"The great myth of 1966-67 was that the Monkees could not play their own instruments.LIVE(1967) destroys that theory.It was a challenge to Mike, Mickey,Peter and Davy to be a true rock group and make it live.There were a lot a detractors begging for them to fail.Happily the Monkees came through with no second guitarist,an inadequate sound system, and a liberal douse of on-stage banter.If mike was tuning up, a joke would be made out of it.The ad-libbing the boys got up to was a joy to hear.The music sounds a little ragged,but as said,the sound system was quite primitive;and anyway,who can compete with over 10000 screaming teenyboppers! This album was kept in the can until the music could be separated from the screams(it was originally was to be released in 1967).Every member was given a solo spot to shine.Concert highlights include:YOU JUST MAY BE THE ONE,FORGET THAT GIRL,CRIPPLE CREEK,YOU CAN'T JUDGE A BOOK BY LOOKING AT THE COVER,I WANNA BE FREE,RANDY SCOUSE GIT.This is a great addition to any Monkees collection."
The best from 3 shows + post-production
Philip A.Cohen | Bay Harbor Islands, Florida United States | 07/06/2006
(4 out of 5 stars)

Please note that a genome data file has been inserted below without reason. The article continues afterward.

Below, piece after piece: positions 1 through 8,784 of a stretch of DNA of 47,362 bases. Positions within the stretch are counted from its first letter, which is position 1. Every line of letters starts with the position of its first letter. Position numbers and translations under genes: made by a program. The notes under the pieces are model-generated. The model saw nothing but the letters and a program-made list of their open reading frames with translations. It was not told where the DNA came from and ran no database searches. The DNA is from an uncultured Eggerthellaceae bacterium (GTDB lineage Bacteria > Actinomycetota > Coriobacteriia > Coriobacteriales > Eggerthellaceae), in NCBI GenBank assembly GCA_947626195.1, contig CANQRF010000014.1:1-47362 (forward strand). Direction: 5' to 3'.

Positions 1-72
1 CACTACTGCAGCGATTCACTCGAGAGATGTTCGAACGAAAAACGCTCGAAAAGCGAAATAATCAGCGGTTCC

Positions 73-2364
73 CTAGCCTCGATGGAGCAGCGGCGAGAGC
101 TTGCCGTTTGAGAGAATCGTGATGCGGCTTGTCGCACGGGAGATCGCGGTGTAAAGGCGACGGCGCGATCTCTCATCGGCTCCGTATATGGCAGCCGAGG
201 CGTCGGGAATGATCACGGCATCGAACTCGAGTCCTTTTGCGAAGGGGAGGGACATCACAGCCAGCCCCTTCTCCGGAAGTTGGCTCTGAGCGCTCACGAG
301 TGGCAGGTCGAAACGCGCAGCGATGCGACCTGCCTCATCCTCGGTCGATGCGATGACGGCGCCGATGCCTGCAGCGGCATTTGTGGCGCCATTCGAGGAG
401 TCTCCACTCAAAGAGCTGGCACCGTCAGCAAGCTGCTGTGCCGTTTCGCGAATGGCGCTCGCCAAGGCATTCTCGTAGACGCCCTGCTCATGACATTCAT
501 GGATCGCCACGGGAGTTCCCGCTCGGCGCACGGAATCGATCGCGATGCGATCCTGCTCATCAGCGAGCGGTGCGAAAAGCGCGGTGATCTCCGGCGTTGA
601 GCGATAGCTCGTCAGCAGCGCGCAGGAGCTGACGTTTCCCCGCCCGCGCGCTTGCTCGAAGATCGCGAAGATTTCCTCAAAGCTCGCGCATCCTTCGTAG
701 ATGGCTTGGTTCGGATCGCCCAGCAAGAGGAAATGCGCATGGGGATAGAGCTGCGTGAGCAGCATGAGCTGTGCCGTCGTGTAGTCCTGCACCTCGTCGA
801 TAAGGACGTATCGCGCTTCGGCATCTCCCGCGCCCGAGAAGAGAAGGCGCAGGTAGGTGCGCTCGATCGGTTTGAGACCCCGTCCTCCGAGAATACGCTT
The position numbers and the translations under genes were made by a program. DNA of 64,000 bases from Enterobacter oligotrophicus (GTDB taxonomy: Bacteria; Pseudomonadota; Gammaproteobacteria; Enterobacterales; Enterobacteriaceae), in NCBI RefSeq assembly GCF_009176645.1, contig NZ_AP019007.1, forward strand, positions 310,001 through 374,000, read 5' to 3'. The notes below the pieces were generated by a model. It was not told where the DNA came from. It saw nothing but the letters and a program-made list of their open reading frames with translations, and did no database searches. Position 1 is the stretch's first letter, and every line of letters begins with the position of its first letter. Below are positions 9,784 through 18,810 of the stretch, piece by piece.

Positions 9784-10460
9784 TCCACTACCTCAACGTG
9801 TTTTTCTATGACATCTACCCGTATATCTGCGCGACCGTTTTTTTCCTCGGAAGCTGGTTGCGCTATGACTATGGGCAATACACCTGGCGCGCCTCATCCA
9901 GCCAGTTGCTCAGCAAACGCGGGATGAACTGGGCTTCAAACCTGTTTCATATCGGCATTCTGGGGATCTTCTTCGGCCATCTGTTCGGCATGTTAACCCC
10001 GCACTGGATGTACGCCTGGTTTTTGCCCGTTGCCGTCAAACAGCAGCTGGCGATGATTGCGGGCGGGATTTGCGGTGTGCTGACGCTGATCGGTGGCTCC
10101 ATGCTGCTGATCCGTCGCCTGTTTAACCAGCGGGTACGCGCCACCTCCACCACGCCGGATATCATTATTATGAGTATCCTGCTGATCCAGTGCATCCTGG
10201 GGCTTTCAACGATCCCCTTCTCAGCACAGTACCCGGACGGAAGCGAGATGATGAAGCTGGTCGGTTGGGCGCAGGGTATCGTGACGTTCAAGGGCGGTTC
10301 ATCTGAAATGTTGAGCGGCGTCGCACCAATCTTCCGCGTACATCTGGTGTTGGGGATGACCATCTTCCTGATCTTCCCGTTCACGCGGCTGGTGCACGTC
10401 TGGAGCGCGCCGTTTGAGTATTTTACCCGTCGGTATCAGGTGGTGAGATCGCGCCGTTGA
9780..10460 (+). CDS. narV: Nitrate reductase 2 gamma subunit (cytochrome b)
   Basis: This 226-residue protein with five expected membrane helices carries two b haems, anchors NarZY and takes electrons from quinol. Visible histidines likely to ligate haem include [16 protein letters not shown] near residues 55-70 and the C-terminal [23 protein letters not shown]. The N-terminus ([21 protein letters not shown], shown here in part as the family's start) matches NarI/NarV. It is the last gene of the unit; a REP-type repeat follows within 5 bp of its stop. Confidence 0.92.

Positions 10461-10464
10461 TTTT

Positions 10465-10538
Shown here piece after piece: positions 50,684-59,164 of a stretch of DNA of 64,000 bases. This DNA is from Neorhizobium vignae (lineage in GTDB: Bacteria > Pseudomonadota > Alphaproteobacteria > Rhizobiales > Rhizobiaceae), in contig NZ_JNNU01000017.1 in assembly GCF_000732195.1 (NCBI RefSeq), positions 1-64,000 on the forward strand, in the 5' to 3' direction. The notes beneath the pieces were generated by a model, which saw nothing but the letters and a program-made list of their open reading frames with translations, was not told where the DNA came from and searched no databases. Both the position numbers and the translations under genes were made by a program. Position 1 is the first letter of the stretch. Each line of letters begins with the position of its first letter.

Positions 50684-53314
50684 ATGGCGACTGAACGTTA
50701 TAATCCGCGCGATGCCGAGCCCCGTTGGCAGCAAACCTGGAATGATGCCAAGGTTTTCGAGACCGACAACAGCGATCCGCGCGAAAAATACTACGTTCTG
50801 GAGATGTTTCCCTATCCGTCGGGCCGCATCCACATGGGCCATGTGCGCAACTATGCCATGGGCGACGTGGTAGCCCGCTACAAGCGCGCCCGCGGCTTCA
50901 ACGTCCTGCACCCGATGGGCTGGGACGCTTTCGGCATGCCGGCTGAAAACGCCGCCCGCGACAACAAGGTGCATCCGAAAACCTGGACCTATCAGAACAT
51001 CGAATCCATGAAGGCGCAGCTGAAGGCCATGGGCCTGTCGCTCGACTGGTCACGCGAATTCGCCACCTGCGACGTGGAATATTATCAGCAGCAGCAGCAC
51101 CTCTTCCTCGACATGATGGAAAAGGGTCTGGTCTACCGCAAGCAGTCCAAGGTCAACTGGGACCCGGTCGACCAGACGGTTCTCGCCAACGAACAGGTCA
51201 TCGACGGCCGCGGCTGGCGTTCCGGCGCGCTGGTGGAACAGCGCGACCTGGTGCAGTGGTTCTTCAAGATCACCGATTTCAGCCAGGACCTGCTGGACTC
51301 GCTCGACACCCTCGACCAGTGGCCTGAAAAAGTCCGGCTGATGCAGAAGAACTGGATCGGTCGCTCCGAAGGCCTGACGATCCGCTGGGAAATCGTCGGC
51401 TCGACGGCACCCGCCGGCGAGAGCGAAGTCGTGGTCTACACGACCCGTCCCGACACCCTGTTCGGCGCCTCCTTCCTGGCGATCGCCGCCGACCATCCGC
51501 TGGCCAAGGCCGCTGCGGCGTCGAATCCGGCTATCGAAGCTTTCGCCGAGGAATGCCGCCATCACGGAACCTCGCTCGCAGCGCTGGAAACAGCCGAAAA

"When I was 11 years old(1967),I attended a Monkees concert about a month before the shows summarized on this disc.The setlist here is similar(if not identical) to what I heard at The Miami Beach Convention hall.As ragged as the performances in "Live 1967" are,it should be explained that Rhino compiled the best performances from three shows with identical song lists.Furthermore,though Rhino Handmade(Rhino's mail-order division) released "Summer 1967:The Complete U.S. Concert Recordings" 4-CD set, of the complete Spokane,Portland and Seattle shows(plus a mono soundboard from Mobile,Alabama),that these mixes in "Live 1967" have been extensively (but skillfully)polished with post-production(I.E. splicing between several renditions and/or having the Monkees overdub to correct the recordings).Though ostensibly from the same shows in the Rhino Handmade set,none of these recordings match exactly with the undoctored tapes.What you get here is infinitely more listenable than the undoctored recordings.The Monkees musicianship was ragged,and even considering the technological limitations of live recording circa 1967,the engineering work from the normally skillful Hank Cicalo(who later engineered "Carole King-Tapestry"),is wretched.Many of the overdubs/corrections were neccessitated by problems with the recording quality.On the first of the 3 nights that Cicalo taped,Peter Tork's bass guitar is barely audible.Of course,all those recording problems are corrected in this set.This is an idealized version of what the Monkees could and should have sounded like on a typical night in this tour,provided decent recording quality,and the group's best efforts....something that they didn't always give to an audience who were there to scream and merely SEE the four Monkees."